These radios come with a 7.4V 2800mAh li-ion battery. This higher capacity sounds good in theory since a Baofeng has a similar voltage, and a 1500mAh battery lasts all day. The extended Baofeng battery is 2800-3000mAh which can last nearly a week in my experience (with little to no transmitting). The key difference here is this Leixen has the dual receivers inside, so that means each one is drawing power at the same time (think of two Baofengs drawing power from a single battery). I did 2 unscientific unofficial "drainage" tests, during which I measured the timeframe from full charge to "dead" battery (when radio shuts off automatically), leaving it to scan the top bank and receiving signals on occasion, no transmitting at all, sound at a lower but audible level: this battery typically lasts 7-8 hours. the timeframe is lower if more signals had been received and more transmitting. This is a far cry from the usual 22-28 hour timeframe that Baofeng radios see with the default 1500-1600mAh battery, but of course the Leixen also has 2 actual receivers to contend with.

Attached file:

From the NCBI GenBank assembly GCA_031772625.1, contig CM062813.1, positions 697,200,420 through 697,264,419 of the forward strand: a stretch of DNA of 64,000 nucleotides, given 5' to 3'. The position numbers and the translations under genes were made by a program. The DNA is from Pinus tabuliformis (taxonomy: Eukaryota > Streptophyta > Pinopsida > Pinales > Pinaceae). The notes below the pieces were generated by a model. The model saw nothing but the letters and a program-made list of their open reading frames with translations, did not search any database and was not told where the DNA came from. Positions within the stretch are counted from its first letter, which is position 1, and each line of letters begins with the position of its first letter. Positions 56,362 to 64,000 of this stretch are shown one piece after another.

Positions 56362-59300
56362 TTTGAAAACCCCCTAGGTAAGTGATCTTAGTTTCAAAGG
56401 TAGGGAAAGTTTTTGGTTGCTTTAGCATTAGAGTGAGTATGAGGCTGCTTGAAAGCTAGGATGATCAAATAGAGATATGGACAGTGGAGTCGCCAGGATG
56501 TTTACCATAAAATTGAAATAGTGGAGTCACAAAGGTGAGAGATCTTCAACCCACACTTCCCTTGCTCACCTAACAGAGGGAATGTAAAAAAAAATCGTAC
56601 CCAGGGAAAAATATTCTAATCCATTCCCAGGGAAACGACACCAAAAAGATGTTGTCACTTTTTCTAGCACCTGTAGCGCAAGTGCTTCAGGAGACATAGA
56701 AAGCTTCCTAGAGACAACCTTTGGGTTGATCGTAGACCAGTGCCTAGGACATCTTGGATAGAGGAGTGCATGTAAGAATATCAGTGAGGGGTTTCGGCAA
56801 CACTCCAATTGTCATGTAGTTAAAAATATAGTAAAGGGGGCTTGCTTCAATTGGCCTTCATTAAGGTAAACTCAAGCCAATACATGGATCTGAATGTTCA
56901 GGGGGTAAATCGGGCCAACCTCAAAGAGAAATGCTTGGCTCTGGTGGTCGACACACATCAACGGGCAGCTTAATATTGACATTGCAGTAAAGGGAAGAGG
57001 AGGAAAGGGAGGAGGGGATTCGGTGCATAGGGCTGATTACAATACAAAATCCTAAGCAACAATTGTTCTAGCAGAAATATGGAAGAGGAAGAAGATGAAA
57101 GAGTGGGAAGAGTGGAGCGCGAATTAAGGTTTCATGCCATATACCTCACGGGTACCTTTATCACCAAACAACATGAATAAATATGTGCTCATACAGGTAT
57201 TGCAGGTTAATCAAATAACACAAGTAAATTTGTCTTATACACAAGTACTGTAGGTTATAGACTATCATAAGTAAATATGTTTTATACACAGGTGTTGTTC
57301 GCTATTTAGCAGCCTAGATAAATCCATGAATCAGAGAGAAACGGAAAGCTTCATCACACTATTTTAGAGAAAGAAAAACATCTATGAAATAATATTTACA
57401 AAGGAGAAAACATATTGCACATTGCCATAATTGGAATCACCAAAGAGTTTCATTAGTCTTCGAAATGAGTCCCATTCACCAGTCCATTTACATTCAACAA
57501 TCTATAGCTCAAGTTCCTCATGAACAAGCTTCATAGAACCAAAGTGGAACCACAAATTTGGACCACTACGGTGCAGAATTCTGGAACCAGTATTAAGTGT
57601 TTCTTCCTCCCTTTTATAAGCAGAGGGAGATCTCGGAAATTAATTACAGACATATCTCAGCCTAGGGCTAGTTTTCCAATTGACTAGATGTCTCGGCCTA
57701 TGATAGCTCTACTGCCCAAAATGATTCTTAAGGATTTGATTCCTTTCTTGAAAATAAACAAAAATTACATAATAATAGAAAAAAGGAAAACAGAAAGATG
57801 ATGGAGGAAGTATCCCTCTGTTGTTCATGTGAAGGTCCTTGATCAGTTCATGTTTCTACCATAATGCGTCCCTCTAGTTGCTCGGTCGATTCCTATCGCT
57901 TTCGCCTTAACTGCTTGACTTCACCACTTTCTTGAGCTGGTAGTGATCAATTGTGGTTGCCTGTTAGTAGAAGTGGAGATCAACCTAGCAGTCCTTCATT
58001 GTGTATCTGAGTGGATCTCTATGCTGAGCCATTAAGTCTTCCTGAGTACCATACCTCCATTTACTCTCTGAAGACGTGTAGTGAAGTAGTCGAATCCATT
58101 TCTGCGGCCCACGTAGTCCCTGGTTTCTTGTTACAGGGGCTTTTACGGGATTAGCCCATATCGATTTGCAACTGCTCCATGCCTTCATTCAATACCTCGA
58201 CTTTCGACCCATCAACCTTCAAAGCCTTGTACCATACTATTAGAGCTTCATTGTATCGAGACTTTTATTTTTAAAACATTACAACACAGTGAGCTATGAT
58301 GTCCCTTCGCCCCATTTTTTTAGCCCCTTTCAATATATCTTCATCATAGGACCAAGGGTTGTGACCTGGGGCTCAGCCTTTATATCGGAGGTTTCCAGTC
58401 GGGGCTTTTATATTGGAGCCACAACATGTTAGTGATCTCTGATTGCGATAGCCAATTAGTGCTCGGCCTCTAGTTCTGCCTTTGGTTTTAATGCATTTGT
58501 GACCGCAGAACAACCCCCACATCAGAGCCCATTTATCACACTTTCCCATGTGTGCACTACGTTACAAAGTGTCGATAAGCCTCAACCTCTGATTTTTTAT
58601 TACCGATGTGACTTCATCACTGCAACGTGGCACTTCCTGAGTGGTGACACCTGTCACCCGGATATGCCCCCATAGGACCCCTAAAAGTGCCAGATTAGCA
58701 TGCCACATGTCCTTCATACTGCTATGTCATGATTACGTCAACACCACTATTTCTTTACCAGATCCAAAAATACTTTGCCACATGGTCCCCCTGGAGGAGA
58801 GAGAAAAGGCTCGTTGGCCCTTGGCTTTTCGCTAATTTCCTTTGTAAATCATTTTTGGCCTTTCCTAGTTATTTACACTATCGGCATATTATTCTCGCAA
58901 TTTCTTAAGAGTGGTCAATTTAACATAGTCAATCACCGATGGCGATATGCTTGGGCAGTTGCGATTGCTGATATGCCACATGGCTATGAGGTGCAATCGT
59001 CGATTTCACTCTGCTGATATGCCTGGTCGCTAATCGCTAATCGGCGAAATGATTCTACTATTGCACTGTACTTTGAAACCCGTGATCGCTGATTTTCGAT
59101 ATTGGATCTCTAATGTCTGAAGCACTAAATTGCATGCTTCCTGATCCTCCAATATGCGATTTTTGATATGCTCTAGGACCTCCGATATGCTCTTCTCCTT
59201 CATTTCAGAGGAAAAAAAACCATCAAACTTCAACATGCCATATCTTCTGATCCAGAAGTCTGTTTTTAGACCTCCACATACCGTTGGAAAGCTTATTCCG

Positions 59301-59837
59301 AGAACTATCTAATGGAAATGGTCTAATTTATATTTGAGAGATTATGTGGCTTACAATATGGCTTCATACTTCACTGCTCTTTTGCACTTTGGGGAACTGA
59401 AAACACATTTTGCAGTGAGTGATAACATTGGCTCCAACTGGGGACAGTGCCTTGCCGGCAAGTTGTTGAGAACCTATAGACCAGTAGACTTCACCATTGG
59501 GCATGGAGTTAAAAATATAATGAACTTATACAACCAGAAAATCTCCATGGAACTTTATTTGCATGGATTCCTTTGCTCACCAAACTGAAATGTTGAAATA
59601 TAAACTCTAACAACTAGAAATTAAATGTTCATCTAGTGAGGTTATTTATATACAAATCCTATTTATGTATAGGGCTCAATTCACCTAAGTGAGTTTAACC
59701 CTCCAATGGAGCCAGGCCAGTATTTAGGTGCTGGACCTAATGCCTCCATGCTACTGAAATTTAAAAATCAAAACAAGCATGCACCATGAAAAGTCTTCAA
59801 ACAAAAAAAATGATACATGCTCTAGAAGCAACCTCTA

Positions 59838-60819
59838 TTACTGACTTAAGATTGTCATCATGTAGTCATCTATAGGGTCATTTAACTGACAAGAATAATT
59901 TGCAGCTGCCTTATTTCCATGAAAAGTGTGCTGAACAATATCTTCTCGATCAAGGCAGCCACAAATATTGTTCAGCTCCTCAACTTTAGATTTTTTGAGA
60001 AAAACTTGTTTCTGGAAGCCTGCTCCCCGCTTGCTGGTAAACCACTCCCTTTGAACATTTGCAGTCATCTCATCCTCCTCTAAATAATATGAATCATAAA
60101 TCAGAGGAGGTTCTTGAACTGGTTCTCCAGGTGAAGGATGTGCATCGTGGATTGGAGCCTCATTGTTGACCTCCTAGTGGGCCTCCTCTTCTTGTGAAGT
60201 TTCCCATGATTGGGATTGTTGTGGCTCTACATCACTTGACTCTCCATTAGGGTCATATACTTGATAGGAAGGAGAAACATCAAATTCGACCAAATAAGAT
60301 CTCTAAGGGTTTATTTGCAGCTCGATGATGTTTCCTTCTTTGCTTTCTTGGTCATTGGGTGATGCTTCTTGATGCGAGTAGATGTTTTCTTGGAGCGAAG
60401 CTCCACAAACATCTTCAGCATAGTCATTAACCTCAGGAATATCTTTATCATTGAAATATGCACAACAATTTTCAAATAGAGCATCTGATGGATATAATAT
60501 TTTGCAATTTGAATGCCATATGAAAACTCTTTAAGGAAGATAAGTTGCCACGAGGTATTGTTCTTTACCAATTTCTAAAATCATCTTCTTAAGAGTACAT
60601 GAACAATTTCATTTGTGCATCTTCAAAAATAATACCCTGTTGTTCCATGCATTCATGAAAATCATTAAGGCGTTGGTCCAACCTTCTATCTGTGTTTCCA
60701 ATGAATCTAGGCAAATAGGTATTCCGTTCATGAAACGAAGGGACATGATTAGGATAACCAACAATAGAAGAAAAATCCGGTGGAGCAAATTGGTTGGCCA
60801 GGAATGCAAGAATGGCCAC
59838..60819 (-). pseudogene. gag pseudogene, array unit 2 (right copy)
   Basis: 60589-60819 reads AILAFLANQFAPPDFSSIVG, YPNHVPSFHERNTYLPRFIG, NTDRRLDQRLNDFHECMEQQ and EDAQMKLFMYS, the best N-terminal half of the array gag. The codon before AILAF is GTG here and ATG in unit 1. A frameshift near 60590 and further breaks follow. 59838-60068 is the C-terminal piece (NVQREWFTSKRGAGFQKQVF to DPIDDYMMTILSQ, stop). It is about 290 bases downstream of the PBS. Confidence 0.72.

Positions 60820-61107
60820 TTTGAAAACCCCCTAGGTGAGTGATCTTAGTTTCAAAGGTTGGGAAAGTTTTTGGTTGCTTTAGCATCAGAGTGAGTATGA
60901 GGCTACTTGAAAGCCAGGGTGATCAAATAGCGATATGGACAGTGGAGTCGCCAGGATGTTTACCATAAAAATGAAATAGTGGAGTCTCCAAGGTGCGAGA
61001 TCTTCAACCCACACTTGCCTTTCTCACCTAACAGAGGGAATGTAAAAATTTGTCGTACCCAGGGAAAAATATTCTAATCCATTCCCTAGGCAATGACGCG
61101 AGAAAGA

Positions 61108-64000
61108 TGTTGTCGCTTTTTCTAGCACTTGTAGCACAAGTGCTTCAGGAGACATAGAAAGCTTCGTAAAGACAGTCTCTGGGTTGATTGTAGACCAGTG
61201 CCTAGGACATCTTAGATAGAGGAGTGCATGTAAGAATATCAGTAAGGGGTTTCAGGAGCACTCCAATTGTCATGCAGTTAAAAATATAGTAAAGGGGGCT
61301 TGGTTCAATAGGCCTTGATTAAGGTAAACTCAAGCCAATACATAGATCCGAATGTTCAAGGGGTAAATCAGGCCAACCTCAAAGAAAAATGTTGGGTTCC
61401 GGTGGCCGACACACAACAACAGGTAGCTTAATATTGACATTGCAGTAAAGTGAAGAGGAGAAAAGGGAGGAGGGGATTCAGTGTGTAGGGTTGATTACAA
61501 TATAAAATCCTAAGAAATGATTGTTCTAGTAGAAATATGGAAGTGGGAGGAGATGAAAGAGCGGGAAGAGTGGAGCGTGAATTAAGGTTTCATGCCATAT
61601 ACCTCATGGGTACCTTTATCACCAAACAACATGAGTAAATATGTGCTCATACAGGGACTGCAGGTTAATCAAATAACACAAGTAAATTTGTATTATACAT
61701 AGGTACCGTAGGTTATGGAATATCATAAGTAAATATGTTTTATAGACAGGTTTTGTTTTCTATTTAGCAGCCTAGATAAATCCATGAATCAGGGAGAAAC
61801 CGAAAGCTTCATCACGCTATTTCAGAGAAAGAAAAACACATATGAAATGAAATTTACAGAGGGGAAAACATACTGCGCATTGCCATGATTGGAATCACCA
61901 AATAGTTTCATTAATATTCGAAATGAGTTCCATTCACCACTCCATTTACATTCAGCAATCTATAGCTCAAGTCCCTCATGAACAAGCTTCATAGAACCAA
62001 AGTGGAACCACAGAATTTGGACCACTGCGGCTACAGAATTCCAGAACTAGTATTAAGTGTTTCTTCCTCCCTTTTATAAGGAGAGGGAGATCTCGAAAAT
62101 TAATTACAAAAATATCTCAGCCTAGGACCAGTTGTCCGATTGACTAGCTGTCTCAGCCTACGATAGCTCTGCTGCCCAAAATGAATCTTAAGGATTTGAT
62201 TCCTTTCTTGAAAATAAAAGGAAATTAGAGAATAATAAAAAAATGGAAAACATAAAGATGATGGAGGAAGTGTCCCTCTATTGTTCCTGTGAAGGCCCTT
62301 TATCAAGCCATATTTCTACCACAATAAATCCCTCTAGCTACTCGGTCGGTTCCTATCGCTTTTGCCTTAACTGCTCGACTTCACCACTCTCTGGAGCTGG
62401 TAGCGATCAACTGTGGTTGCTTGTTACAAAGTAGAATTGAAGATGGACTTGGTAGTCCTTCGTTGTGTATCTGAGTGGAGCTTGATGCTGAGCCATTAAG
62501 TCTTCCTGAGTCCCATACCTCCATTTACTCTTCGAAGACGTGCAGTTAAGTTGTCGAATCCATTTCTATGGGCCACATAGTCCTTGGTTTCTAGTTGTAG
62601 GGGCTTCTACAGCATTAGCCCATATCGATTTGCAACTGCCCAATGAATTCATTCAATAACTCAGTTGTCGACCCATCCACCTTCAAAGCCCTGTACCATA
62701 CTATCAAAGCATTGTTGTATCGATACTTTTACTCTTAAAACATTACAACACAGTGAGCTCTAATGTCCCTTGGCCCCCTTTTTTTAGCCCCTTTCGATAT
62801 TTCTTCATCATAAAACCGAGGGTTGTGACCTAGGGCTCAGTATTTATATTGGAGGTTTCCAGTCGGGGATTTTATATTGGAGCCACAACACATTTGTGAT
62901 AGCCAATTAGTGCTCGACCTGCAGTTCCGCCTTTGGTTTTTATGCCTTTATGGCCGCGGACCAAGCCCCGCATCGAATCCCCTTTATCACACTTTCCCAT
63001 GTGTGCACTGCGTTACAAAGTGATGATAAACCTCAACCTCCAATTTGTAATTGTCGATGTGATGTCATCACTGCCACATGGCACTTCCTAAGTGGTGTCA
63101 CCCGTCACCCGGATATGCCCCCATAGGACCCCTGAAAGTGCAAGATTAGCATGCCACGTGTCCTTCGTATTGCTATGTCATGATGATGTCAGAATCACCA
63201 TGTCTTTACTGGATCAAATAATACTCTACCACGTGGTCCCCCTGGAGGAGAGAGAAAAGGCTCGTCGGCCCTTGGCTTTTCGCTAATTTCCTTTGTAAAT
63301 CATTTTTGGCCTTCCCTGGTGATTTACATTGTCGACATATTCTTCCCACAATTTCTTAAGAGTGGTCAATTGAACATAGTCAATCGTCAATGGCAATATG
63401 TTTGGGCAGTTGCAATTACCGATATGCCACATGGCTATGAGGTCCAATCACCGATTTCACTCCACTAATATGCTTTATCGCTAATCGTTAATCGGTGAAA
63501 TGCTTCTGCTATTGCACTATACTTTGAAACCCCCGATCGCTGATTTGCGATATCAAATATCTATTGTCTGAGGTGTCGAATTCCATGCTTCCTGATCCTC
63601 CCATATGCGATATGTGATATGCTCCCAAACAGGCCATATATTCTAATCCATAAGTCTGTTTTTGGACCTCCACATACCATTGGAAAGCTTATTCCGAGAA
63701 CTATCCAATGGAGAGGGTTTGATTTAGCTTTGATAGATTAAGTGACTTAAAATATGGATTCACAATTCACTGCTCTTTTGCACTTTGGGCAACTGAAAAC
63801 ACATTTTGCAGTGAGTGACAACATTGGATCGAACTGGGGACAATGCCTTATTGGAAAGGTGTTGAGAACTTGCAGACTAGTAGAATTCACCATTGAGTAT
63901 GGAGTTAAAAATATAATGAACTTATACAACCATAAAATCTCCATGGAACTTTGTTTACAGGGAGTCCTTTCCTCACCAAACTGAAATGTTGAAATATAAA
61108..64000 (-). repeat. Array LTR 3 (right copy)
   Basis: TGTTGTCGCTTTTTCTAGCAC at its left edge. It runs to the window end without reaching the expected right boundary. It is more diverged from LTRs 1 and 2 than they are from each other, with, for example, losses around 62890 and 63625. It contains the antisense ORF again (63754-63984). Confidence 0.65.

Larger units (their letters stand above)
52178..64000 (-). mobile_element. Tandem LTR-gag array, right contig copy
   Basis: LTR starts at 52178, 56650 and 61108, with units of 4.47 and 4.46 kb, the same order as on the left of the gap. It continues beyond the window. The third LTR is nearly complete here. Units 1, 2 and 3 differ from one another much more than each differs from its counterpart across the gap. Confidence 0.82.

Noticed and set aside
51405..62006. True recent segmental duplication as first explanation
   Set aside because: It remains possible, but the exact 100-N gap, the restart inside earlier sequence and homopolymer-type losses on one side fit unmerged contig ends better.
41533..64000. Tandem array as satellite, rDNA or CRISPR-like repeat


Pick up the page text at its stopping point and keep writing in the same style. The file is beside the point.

Another issue I ran into is the base charger itself, it seems to be VERY picky on how the radio is placed in there, where even a hairs width in movement can make or break the connection, even walking around the room can affect it. I am not sure if this is internal or an issue with mine but I have found that sometimes simply rotating the base left or right on a level desk can impact its charging. As the warranty on these is essentially non-existent, I will likely open it up at some point and see if I can help it out.